The Owners argued that if the Charterers intended to redeliver on 19th April 2010, they should have tendered Notice of Redelivery on about 31st March 2010. If this was done, they would have had the time to fix her at a higher hire rate (in line with the market rate) and they demanded damages corresponding to the difference between the hire the Owners would have received under that notional fixture they could have fixed the Vessel at (in line with market rates) and the new fixture she was actually fixed at (below market rate) for the duration of the notional/prospective fixture. Therefore their measure of damages focused, in fact, on the argument that if the Charterers intended the Vessel to be redelivered on 19th April as she was, they should have given them notice on 31st March, so that they would have the opportunity to look for a more profitable fixture. They considered these damages as their “loss of opportunity” to fix the Vessel at the going market rate as a result of the short (only 6 days) notice of redelivery instead of the agreed notice period.

The Charterers contended that the Owners could not recover for “loss of opportunity” damages because they were too remote. They argued that the Owners were only entitled to recover damages for the 12 day period remaining (from their 20-day approximate Notice) after the date of actual redelivery of the Vessel, at the rate of the existing Charterparty- that is at US$18,500 per day less any higher rate earned in mitigation for that period. Since the new fixture rate was lower than the Charterparty rate, there was no such allowance.

The Arbitration Tribunal decided in favour of the Owners but the High Court, on 15th December 2014, overturned that decision and allowed Charterers’ appeal.

The High Court was asked to decide on the following question of law:

“Where a time charterparty provides for charterers to give notice of redelivery, what is the correct approach to damages when redelivery takes place with insufficient notice(s)?”

Mr Justice Cooke acknowledged the Charterers’ position that on 31st March they would not have tendered a 20-day approximate Notice of Redelivery because they had no intention to redeliver the Vessel on 19th April. As such, the Charterers’ Redelivery Notice on 13th April was honest and based on reasonable grounds. In the words of Cooke J, “the true nature of the breach did not lie in a failure to give the approximate 20 day notice on 31st March, but in a failure to give that notice as at 13th April”. The Tribunal was therefore wrong in awarding damages to Owners on the basis of a hypothetical notice from Charterers (on or about 31st March) which would not have been given in any event.

The High Court agreed with the Charterers in that the correct measure of damages should be the hire payable under the existing Charterparty for the period remaining after redelivery based on the approximate 20-day Notice of Redelivery- that is for the remaining 12 days taking the fixture up to 1st May 2010. They also accepted that the word “approximate” would justify a 2-day margin in favour of the Charterers reducing the notice period from 20 to 18 days.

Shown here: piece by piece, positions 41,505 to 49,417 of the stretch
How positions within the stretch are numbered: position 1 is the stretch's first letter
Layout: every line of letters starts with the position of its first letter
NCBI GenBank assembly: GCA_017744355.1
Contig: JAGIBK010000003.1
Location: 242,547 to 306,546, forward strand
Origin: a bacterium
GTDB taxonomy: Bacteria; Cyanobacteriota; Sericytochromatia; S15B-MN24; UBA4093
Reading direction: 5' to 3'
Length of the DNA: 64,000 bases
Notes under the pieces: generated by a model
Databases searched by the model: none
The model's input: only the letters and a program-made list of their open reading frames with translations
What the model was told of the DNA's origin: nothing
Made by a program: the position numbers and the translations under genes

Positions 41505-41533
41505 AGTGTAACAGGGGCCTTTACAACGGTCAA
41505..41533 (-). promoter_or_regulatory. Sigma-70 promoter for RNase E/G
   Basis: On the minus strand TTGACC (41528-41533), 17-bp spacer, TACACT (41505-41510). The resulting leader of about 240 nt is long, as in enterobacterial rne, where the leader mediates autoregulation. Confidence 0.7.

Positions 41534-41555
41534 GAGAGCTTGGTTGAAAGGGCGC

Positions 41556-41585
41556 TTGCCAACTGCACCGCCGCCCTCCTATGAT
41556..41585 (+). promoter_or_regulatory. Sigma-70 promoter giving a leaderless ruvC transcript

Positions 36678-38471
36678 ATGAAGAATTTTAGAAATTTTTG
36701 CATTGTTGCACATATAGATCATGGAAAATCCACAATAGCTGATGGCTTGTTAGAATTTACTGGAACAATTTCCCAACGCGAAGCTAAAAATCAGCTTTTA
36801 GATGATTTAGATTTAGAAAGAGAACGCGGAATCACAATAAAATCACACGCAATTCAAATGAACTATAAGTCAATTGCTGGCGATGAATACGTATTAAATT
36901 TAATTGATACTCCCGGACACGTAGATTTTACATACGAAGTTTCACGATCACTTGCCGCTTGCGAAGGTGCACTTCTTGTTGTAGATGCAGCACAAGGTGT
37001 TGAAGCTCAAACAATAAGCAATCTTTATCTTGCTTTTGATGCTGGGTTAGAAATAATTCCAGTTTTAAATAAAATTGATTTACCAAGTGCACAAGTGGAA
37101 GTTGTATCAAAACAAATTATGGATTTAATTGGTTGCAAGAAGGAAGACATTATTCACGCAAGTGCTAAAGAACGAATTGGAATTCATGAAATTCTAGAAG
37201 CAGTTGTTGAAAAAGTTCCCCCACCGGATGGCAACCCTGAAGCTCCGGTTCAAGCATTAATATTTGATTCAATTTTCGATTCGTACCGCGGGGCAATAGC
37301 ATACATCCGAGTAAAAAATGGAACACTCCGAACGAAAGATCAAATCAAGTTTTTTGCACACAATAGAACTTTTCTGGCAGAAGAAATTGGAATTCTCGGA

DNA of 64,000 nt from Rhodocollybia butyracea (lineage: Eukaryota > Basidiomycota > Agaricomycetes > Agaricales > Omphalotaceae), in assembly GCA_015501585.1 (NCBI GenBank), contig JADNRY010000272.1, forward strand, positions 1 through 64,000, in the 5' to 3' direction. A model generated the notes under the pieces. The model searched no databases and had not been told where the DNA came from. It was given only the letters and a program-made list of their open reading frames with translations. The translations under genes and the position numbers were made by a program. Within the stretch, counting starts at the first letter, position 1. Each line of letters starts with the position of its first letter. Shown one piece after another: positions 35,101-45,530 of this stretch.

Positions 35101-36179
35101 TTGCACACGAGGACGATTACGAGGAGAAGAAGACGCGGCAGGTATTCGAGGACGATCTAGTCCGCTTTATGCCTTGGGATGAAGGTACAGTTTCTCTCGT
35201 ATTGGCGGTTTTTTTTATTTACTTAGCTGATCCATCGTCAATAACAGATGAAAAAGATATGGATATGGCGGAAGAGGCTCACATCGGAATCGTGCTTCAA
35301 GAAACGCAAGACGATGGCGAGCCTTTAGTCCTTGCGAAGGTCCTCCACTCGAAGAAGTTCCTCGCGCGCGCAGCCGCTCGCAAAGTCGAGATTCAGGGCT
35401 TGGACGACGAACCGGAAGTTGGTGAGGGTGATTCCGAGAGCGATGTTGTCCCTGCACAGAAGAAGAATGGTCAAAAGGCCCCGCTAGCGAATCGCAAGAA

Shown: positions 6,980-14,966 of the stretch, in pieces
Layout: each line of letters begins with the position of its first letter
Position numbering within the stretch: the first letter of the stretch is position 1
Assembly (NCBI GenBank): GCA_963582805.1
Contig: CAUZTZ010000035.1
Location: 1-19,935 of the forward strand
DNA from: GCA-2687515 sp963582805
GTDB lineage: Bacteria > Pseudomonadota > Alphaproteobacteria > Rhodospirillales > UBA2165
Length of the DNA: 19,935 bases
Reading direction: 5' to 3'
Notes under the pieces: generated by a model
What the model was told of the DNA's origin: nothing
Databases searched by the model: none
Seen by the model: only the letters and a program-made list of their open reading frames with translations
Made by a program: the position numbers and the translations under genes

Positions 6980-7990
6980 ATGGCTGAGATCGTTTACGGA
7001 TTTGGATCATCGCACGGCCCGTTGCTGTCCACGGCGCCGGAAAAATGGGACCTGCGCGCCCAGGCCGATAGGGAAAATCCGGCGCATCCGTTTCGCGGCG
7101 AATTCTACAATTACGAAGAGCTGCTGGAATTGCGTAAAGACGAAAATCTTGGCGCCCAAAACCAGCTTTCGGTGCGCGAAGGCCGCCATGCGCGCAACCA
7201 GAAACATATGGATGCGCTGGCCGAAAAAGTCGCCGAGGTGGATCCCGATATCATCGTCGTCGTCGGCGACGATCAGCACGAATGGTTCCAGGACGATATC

It was further held that any additional hire earned by Owners over this 12-day period would have to be offset against the total amount of damages but since the new hire earned was below the market rate, no such amounts were offset in this case.

D. The key legal and practical implications of The Great Creation:

  1. It is the first time that the High Court has decided on the measure of damages in cases where the Charterer fails to give timely notices in accordance with the Charterparty provisions. Please note that this decision has not been appealed and stands as good law although it can be distinguished on its facts depending on differing circumstances.
  1. There is now High Court authority for the interpretation of the word “approximate” in agreed notice periods under a charterparty and that is to be given an allowance/margin of 2 days.
  1. Although the giving of valid redelivery notices is not a condition precedent for an effective redelivery under English law, the prima facie rule is that the Charterers must abide by the redelivery notification requirements under the charterparty. As such, they should tender redelivery notices in accordance with the agreed charterparty terms. The purpose of redelivery notices is to give the owners sufficient time, prior to the date of redelivery to plan their vessel’s next employment/fixture. Therefore, if no redelivery notices are tendered or the charterers give less notice than that which is stipulated in the charterparty, and as a result the owners suffer loss on the date of actual redelivery, then the charterers will be in breach of contract.
  1. This case is now authority for the proposition that loss of a business opportunity for higher earnings based on prospective market rates will be difficult to recover from Charterers since in this case it was decided that it was too remote. Cooke J stated at paragraph 59 that: “It is the unpredictable and unquantifiable element introduced by the various possible lengths of follow-on charter that make the potential liability disproportionate and commercially unacceptable as a basis for assessing damages to be paid for inadequate notices…”.
  1. Except where this decision can be distinguished on its facts, in cases of early redelivery, the Owners will only be able to recover damages for the period remaining from the total agreed notice period under the charterparty at the agreed rate of that charterparty.

We hope that you have found the above article useful.

Should you wish to read the full High Court judgment you may find this appended here (PDF).

Μαρία Σταυροπούλου



Maria Stavropoulou

Solicitor (England & Wales), Greek Lawyer (Athens Bar Association)